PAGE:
Between medieval masterpieces and modern timekeepers, there’s no shortage of stunning public clocks to be found throughout l’Hexagone. Among some of the most beautiful is the astronomical clock of Auxerre as well as the golded gilt clock on the side of Marie Antoinette’s former prison, La Conciergerie, in Paris. Here’s your guide to the best of beautiful belltowers (belfries), timepieces and clocks in France.
Editor’s note: If you’re wondering what the difference between a timepiece and clock is, it’s as follows. While a timepiece simply tells the time, a timepiece only becomes a clock once it chimes to indicate certain hours. As such, all clocks are timepieces, but not all timepieces are clocks!
Tour de l’Horloge d’Auxerre
In the North of Burgundy, somewhere on the train line between Dijon and Paris, Auxerre is a stunning city that’s filled with several important churches. Birthplace of Saint Germain, it was here where an abbey was founded in the 5th-century and it’s now here where some of the oldest Christian frescoes in France can be spied in the crypt.
The town is divided into three distinctive quarters, Le Quartier Saint Pierre, Le Quartier de la Marine, and Quartier de l’Horloge. As the latter district’s name would suggest, this area is home to a clock: one of the most beautiful clocks in France to be precise! The Tour de l’Horloge dates all the way back to the 15th-century and was installed at the behest of a Count of Auxerre.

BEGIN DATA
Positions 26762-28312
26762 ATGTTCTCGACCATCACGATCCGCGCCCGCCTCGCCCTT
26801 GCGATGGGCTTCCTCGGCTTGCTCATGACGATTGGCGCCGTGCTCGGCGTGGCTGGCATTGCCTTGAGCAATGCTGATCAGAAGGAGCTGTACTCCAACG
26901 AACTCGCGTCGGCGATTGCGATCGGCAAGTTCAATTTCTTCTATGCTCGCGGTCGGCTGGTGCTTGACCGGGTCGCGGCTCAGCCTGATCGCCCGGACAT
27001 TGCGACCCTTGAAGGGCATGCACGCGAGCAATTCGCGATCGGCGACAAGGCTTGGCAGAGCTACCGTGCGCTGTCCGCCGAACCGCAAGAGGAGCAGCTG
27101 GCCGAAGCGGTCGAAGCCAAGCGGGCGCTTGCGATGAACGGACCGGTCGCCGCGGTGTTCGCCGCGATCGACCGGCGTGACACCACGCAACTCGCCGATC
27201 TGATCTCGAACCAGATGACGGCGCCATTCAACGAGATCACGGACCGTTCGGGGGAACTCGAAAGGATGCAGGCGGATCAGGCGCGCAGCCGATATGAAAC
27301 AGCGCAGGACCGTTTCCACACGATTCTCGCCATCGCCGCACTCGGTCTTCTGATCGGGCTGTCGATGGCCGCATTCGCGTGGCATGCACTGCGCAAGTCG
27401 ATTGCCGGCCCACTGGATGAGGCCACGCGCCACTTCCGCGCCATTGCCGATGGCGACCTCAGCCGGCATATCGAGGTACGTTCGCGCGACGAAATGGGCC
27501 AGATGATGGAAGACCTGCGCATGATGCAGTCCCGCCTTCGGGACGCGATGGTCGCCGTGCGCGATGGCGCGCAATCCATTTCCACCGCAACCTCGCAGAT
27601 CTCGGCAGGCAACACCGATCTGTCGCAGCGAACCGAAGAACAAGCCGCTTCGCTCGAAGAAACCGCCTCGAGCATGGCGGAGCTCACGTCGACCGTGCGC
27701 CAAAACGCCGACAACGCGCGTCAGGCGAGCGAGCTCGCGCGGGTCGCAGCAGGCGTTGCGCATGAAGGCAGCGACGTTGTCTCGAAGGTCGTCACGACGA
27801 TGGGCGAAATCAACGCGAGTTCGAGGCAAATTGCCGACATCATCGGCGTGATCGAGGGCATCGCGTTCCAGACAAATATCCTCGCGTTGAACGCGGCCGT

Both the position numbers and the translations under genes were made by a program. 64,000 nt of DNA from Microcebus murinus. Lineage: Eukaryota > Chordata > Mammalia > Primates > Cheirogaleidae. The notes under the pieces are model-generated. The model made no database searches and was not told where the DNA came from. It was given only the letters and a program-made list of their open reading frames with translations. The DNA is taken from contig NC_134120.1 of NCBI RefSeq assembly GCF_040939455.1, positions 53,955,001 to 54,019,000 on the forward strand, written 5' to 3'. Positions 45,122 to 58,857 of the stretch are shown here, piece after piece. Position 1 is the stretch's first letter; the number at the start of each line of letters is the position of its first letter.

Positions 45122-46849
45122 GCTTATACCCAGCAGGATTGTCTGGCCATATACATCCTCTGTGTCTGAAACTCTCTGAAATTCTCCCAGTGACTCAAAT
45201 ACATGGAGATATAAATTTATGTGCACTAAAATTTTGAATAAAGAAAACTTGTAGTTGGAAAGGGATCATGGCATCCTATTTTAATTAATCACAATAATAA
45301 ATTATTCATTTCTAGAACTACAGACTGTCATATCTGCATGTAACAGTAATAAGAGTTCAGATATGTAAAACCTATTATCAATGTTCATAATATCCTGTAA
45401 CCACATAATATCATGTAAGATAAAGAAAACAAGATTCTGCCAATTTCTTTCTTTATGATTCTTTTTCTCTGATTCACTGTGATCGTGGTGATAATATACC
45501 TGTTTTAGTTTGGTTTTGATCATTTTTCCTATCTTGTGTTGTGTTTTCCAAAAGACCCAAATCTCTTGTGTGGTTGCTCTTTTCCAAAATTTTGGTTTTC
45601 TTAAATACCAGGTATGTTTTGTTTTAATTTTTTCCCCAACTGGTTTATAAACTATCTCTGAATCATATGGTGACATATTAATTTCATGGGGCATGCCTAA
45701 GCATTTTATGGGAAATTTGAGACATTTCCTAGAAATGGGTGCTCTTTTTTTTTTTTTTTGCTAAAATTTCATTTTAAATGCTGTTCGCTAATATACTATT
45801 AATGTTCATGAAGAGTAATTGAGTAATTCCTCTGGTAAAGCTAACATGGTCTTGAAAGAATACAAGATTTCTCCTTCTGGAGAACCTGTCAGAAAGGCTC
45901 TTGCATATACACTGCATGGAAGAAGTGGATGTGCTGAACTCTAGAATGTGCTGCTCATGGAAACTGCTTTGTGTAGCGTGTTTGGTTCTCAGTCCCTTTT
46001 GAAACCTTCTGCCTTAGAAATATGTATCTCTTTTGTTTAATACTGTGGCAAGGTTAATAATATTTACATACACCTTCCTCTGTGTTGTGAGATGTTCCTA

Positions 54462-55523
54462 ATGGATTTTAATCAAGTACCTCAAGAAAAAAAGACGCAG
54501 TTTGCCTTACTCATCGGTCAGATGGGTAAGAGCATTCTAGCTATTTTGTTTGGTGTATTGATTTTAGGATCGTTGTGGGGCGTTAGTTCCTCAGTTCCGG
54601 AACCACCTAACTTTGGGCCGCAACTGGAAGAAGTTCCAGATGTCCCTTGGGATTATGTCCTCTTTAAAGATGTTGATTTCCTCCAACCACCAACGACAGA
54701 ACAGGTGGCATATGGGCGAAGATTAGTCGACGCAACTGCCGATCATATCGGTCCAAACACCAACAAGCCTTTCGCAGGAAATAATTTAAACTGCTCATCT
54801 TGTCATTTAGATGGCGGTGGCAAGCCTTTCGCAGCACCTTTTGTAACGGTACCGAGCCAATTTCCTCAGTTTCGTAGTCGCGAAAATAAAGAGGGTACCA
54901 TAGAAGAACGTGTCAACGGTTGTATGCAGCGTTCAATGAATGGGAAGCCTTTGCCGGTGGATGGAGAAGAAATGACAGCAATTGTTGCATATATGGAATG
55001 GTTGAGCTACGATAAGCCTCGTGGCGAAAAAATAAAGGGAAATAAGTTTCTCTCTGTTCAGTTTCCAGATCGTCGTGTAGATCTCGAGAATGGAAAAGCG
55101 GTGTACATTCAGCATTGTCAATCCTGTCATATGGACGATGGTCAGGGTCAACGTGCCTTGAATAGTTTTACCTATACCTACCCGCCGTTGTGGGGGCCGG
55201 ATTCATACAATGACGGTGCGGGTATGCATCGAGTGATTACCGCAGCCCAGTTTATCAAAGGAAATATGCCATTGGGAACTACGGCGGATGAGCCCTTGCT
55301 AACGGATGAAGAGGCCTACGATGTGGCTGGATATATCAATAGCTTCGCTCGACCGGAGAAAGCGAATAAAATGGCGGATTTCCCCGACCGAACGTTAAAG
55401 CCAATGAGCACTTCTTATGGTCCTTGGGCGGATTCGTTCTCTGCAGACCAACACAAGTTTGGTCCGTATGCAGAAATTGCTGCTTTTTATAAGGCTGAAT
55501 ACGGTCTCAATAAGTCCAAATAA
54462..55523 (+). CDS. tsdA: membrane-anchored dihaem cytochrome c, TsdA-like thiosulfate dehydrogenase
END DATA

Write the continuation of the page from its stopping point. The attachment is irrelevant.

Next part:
Le Gros Horloge de Rouen
As the capital of Normandy, a region in Northern France, Rouen has no shortage of incredible things to see and do. Alleged to be the place where Joan of Arc was burnt at the stake and home to the cathedral where the likes of Richard the Lionheart and Rollo the Viking are buried, this timber-framed city is filled to the brim with history.
Wander around the city for long enough, and you’ll soon stumble upon one of the oldest streets the city has to offer. Cobbled and filled with architecture that’s reminiscent of the Middle Ages, it’s also here where you’ll spy Le Gros Horloge de Rouen, a fourteenth-century astronomical clock that has one of the oldest working mechanisms in France.
Musée d’Orsay, Paris
Head to Musée at opening time to get the place to yourself and to ensure the very best photos, of course! Walk up the many flights of steps (or take the elevator) straight to the top floor of the former train station turned museum, and you’ll soon be rewarded with one of the best views of Paris.
For, situated on the 5th floor of the Musée d’Orsay in a room filled with some of the most famous impressionist art from the 20th-century (Monet and Van Gogh among countless others), a clock dominates one wall. Dating back from the time when the Orsay train station was still in operation, from here you can enjoy unparalleled views of the Seine, the Louvre Museum, and even over towards the Sacré-Coeur.
Grosse Cloche de Bordeaux
The beautiful South West city of Bordeaux is the capital of the Nouevelle-Aquitaine region and is often said to be the city where Parisians would most like to reside if they didn’t already live in Paris. Filled with hidden gems, breathtaking architecture, and endless day trips, Bordeaux lies in the heart of French wine country.
Considering that ‘Grosse Cloche’ is actually translated as ‘Great Bell,’ you may well be surprised to see this tower on the list of the best clocks of France. However, aside from the fact that this is one of the oldest belfries in France and the bell, which dates back to 1775, weighs well over seven and a half thousand kilos (!), the side of the tower is also home to a wonderful clock (on the South side) which has a rather unusual semi-circular dial.